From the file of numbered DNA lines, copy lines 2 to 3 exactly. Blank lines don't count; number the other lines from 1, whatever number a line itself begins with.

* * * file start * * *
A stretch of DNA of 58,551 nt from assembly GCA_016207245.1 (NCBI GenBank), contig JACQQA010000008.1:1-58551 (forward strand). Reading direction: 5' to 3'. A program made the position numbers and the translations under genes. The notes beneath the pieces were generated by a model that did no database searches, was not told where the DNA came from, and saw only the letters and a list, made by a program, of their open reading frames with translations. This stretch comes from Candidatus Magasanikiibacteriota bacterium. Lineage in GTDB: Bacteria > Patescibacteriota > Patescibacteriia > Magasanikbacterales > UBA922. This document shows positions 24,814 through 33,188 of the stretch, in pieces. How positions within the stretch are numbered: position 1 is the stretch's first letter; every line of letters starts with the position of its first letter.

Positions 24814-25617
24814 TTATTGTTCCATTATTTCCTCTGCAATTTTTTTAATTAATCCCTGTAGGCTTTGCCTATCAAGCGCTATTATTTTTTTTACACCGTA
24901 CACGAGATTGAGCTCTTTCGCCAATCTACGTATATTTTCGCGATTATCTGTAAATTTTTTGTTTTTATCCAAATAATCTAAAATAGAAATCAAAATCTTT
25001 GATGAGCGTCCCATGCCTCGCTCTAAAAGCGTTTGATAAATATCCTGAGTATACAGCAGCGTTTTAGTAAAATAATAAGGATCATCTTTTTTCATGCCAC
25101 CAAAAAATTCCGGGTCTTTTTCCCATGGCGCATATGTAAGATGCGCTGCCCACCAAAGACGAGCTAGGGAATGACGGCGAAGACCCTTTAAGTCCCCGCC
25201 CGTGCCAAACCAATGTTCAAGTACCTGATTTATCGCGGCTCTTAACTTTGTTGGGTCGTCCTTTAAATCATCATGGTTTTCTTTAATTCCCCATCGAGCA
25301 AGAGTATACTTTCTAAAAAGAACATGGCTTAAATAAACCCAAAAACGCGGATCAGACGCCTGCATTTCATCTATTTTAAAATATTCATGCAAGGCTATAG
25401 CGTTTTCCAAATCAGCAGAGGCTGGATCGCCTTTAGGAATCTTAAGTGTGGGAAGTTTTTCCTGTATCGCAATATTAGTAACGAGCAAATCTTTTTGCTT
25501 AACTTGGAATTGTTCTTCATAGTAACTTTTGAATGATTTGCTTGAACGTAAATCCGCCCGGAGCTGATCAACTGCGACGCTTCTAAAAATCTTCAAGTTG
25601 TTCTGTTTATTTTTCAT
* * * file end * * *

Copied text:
Positions 24814-25617
24814 TTATTGTTCCATTATTTCCTCTGCAATTTTTTTAATTAATCCCTGTAGGCTTTGCCTATCAAGCGCTATTATTTTTTTTACACCGTA